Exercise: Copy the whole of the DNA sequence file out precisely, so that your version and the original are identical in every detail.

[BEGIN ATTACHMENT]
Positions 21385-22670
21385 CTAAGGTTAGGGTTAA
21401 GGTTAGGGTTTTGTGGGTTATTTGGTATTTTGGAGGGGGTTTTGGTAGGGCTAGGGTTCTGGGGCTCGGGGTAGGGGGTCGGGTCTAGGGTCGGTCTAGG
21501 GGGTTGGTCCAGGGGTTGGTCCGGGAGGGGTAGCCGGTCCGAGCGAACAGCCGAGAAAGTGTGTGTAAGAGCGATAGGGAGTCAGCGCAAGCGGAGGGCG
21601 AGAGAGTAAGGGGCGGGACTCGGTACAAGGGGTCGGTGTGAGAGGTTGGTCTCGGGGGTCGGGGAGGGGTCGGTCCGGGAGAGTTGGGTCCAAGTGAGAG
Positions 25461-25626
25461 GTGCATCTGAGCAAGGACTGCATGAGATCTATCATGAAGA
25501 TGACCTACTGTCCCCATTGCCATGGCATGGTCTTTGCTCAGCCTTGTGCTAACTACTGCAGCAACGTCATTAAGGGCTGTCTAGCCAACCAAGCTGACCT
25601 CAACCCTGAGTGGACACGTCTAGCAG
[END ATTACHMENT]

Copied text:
Positions 21385-22670
21385 CTAAGGTTAGGGTTAA
21401 GGTTAGGGTTTTGTGGGTTATTTGGTATTTTGGAGGGGGTTTTGGTAGGGCTAGGGTTCTGGGGCTCGGGGTAGGGGGTCGGGTCTAGGGTCGGTCTAGG
21501 GGGTTGGTCCAGGGGTTGGTCCGGGAGGGGTAGCCGGTCCGAGCGAACAGCCGAGAAAGTGTGTGTAAGAGCGATAGGGAGTCAGCGCAAGCGGAGGGCG
21601 AGAGAGTAAGGGGCGGGACTCGGTACAAGGGGTCGGTGTGAGAGGTTGGTCTCGGGGGTCGGGGAGGGGTCGGTCCGGGAGAGTTGGGTCCAAGTGAGAG
Positions 25461-25626
25461 GTGCATCTGAGCAAGGACTGCATGAGATCTATCATGAAGA
25501 TGACCTACTGTCCCCATTGCCATGGCATGGTCTTTGCTCAGCCTTGTGCTAACTACTGCAGCAACGTCATTAAGGGCTGTCTAGCCAACCAAGCTGACCT
25601 CAACCCTGAGTGGACACGTCTAGCAG